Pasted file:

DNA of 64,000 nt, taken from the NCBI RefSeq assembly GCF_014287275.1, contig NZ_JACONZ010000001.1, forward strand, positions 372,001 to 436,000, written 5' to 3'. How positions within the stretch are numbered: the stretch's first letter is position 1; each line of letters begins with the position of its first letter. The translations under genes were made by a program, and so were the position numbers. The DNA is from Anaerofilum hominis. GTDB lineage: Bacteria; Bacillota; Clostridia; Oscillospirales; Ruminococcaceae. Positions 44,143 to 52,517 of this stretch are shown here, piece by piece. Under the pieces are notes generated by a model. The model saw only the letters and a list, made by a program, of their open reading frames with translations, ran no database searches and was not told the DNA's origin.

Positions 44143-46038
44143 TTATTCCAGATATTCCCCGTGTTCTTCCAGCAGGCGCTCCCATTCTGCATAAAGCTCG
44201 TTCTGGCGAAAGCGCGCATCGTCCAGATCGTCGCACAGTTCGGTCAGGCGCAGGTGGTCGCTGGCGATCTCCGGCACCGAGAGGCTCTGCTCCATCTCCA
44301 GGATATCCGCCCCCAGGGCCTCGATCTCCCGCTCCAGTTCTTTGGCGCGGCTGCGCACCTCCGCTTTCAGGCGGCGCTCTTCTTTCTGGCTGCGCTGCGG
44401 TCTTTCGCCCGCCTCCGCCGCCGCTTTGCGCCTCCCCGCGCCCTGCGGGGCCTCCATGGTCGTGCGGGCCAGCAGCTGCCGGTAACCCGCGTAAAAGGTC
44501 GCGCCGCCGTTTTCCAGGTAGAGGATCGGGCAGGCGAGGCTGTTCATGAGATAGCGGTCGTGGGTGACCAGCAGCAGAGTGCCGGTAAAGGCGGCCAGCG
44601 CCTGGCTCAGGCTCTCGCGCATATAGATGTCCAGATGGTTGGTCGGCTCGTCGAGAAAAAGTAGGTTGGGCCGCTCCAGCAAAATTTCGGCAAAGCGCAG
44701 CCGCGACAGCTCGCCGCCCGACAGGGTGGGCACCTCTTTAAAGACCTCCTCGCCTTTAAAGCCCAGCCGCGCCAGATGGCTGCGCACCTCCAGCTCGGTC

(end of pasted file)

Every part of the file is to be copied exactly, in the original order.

DNA of 64,000 nt, taken from the NCBI RefSeq assembly GCF_014287275.1, contig NZ_JACONZ010000001.1, forward strand, positions 372,001 to 436,000, written 5' to 3'. How positions within the stretch are numbered: the stretch's first letter is position 1; each line of letters begins with the position of its first letter. The translations under genes were made by a program, and so were the position numbers. The DNA is from Anaerofilum hominis. GTDB lineage: Bacteria; Bacillota; Clostridia; Oscillospirales; Ruminococcaceae. Positions 44,143 to 52,517 of this stretch are shown here, piece by piece. Under the pieces are notes generated by a model. The model saw only the letters and a list, made by a program, of their open reading frames with translations, ran no database searches and was not told the DNA's origin.

Positions 44143-46038
44143 TTATTCCAGATATTCCCCGTGTTCTTCCAGCAGGCGCTCCCATTCTGCATAAAGCTCG
44201 TTCTGGCGAAAGCGCGCATCGTCCAGATCGTCGCACAGTTCGGTCAGGCGCAGGTGGTCGCTGGCGATCTCCGGCACCGAGAGGCTCTGCTCCATCTCCA
44301 GGATATCCGCCCCCAGGGCCTCGATCTCCCGCTCCAGTTCTTTGGCGCGGCTGCGCACCTCCGCTTTCAGGCGGCGCTCTTCTTTCTGGCTGCGCTGCGG
44401 TCTTTCGCCCGCCTCCGCCGCCGCTTTGCGCCTCCCCGCGCCCTGCGGGGCCTCCATGGTCGTGCGGGCCAGCAGCTGCCGGTAACCCGCGTAAAAGGTC
44501 GCGCCGCCGTTTTCCAGGTAGAGGATCGGGCAGGCGAGGCTGTTCATGAGATAGCGGTCGTGGGTGACCAGCAGCAGAGTGCCGGTAAAGGCGGCCAGCG
44601 CCTGGCTCAGGCTCTCGCGCATATAGATGTCCAGATGGTTGGTCGGCTCGTCGAGAAAAAGTAGGTTGGGCCGCTCCAGCAAAATTTCGGCAAAGCGCAG
44701 CCGCGACAGCTCGCCGCCCGACAGGGTGGGCACCTCTTTAAAGACCTCCTCGCCTTTAAAGCCCAGCCGCGCCAGATGGCTGCGCACCTCCAGCTCGGTC